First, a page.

KIGALI - Prosecution has expressed discontent over recent comments by former Burundian President Domitien Ndayizeye on the ongoing efforts to prosecute Burundian nationals who participated in the 1994 Genocide.
Ndayizeye, over a BBC Kinyarwanda-Kirundi programme on Saturday, defended Burundians saying that there was no way they would commit Genocide ‘because they were never integrated in the Rwandan society.’
“Why doesn’t he leave the judiciary to take its course? We made thorough and comprehensive investigations before we came up with this list,” said Augustin Nkusi, the Spokesman for the Prosecution.
Prosecution has already finalized a list of 696 Burundians who were then refugees but had a role in the 1994 Tutsi Genocide that left over one million dead.
“That list did not come out of imagination…and in any case those are not the only Burundian refugees in the country.
The reason they are on the list is because there was conclusive evidence to that effect. Why politicize a matter that is purely judicial?” Nkusi wondered at his office in Kimihurura.
Ndayizeye in the weekly programme also said that there were also Burundians who died in Rwanda during the Genocide, including their President, Cyprien Ntaryamira who died in the plane crash that killed Rwanda’s former President Juvenal Habyarimana.
To this, Nkusi said that he should elaborate.
“He only mentions Burundians who died but does not substantiate how these people died. Is he trying to compare the dead of these Burundians to the Genocide that targeted innocent civilians who were killed only because they were Tutsi? This is absurd,” said Nkusi, who is also a senior prosecutor.
He said that the fact that these utterances were made by a former president gives it more value “and this cannot be taken lightly.”
He said that the process that was used in unearthing the Burundian perpetrators was through the Gacaca courts and according to the findings, many of them were in the Southern Province.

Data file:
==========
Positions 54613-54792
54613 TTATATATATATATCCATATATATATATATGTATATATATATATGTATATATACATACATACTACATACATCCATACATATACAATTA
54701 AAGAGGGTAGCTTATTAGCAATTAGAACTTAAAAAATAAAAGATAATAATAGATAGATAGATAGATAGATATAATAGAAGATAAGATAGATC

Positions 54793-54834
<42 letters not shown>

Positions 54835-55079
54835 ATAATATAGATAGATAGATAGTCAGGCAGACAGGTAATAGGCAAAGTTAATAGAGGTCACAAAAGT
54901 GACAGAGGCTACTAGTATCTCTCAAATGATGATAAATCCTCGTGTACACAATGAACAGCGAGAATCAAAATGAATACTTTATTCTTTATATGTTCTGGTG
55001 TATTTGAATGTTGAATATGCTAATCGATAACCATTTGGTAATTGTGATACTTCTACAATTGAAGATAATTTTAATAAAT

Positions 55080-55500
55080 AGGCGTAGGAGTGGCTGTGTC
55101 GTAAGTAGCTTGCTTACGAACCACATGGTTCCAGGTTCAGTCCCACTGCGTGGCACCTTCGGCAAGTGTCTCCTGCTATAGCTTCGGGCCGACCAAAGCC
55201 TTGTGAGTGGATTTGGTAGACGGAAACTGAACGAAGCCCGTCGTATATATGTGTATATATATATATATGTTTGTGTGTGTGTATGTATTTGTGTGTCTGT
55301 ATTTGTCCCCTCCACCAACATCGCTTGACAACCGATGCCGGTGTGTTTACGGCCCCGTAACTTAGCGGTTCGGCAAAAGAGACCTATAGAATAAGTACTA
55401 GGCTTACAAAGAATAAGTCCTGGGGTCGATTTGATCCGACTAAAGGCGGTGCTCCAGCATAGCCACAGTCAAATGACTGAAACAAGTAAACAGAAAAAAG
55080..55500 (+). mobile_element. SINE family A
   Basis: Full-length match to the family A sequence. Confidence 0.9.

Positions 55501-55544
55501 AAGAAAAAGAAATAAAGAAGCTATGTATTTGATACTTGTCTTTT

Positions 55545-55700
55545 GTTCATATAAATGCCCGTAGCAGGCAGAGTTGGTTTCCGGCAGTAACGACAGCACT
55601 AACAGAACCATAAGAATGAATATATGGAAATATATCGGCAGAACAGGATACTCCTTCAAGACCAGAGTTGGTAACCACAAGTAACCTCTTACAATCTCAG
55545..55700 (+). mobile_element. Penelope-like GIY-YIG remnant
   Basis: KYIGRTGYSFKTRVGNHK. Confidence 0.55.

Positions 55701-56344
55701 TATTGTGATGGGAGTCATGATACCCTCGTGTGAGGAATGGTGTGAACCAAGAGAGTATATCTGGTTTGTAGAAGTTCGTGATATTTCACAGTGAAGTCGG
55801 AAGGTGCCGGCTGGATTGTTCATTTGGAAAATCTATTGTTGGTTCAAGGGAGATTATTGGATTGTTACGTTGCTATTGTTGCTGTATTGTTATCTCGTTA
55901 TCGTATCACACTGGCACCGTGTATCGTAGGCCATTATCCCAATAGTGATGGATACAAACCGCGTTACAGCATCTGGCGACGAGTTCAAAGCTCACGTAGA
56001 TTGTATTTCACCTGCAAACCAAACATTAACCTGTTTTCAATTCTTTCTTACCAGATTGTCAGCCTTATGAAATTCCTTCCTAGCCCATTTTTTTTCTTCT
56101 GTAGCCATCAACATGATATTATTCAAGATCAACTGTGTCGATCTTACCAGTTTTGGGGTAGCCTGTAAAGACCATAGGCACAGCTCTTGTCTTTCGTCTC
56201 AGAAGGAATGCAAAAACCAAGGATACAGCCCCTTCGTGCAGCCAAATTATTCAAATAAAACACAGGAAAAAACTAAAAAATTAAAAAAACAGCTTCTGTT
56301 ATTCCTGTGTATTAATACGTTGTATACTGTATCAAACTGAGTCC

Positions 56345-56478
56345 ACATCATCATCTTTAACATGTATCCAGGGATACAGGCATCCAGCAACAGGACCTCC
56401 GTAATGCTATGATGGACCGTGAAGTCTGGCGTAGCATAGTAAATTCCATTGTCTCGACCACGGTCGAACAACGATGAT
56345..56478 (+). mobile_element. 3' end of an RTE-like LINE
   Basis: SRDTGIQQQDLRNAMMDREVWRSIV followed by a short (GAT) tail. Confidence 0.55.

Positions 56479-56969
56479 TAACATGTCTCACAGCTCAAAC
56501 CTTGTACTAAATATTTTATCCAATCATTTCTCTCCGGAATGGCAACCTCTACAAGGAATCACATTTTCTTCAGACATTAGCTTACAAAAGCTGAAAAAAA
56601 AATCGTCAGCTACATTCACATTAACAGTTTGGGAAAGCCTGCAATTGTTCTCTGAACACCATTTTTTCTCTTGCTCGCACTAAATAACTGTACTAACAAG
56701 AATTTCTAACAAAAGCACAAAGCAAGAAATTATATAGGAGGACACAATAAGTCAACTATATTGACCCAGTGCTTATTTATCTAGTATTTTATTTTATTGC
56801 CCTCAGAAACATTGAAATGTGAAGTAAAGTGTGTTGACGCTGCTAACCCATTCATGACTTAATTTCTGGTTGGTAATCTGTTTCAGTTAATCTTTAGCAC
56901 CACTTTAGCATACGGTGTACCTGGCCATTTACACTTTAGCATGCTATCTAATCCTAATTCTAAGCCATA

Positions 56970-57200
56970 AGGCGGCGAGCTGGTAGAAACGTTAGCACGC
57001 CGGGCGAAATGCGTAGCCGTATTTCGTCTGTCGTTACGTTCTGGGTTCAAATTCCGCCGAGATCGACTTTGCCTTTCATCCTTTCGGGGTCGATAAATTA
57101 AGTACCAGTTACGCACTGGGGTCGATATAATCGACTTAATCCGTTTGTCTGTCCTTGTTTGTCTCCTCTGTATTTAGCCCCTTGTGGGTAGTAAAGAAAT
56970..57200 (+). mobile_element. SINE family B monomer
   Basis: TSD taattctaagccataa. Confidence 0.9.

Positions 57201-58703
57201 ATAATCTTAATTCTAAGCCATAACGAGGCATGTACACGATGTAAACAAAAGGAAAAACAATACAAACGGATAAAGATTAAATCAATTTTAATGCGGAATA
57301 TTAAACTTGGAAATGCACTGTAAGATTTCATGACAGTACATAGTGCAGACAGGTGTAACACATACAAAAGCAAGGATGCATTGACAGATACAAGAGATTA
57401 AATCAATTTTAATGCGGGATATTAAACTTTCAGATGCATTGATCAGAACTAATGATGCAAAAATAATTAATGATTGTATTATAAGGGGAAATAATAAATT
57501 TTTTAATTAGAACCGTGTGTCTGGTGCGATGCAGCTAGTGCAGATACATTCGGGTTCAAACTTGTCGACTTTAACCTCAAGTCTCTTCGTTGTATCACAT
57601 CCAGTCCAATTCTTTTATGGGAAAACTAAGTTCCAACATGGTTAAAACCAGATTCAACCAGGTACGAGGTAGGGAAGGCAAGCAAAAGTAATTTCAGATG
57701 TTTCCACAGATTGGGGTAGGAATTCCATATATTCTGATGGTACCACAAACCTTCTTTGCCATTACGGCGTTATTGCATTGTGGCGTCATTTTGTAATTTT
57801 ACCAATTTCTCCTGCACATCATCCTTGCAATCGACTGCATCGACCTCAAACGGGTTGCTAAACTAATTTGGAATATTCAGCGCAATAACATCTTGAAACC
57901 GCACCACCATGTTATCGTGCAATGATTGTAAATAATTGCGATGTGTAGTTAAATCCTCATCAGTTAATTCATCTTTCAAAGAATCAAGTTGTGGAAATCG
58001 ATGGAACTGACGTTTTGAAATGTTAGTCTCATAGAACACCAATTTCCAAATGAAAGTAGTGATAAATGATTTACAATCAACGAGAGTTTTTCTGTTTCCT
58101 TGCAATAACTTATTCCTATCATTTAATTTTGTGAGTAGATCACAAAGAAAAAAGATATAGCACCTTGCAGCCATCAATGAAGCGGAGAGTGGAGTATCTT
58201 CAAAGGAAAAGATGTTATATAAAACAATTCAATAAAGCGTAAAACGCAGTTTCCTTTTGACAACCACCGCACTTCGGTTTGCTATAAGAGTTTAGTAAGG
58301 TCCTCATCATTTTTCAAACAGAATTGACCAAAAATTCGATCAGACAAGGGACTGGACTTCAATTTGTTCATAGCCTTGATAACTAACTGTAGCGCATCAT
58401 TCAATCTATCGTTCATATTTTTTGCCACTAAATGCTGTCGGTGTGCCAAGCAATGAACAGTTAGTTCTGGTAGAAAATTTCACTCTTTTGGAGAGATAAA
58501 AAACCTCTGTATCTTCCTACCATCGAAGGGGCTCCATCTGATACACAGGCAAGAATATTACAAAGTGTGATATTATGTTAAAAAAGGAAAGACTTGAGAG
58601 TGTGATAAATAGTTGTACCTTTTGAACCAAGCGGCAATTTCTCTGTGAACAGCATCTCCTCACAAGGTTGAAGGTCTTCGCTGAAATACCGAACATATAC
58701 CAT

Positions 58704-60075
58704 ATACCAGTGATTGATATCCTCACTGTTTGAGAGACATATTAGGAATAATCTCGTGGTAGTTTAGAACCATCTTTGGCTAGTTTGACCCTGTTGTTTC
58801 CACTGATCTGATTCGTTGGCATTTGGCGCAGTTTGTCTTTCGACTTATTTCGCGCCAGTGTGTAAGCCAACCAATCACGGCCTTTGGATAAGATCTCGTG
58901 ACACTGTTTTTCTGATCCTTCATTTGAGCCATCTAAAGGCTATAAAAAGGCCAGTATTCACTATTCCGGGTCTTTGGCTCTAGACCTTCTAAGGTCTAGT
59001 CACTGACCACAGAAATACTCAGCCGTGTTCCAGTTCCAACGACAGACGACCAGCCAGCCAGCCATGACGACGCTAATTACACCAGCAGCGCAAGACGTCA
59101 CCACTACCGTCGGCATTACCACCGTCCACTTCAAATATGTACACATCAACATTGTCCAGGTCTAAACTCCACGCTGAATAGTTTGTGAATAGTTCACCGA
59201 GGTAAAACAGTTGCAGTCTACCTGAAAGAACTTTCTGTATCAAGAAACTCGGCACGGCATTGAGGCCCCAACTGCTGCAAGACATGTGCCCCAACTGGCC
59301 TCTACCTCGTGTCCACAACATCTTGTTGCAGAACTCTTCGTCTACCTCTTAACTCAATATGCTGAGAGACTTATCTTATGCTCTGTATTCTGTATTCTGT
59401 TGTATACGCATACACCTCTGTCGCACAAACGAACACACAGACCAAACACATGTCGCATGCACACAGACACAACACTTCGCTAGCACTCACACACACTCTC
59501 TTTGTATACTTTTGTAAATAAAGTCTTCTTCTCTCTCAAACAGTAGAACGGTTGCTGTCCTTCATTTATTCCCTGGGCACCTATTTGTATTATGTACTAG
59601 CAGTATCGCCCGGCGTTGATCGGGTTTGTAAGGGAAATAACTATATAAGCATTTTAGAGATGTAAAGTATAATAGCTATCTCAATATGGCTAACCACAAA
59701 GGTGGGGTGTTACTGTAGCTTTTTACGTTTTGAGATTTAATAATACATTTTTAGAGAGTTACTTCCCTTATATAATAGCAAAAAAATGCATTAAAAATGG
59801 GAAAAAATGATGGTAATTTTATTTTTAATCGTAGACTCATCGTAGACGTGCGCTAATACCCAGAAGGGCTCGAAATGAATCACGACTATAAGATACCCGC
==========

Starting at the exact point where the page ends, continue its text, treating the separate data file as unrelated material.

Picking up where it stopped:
Responding to allegations that he himself could be on the list of suspects, Ndayizeye who resided in Rwanda for some time before the Genocide, said that this could not have happened because he had already gone back home by 1994.
But prosecution maintains that crimes of the Rwanda Genocide did not only occur in 1994 but covered the period between 1990 and 1994.
“Despite the fact that he is not on the current list, we are still investigating him over the role he may have had in inciting Burundians to participate in the Genocide,” Nkusi said.
He however said that they cannot draw any conclusions on this particular case as investigations are still on.
Meanwhile, Gilbert Ndikumana, a brother to Ndayizeye was tried and convicted after confessing to having played a role in the killings in Tumba in the Southern Province.
“He was sentenced to 11 years in prison and has since served his sentence and is still a resident in the area,” Nkusi said.
According to reliable sources, Ndayizeye--who was Burundian President until three years ago when he was replaced by Jean Pierre Nkurunziza--had during his tenure as President approached some officials in the judiciary asking them to drop charges against his brother.
Burundians who are accused of having heavily participated in the Genocide were in several camps across the country and had fled to Rwanda following the 1993 coup that deposed and subsequently left dead former President Melchior Ndadaye.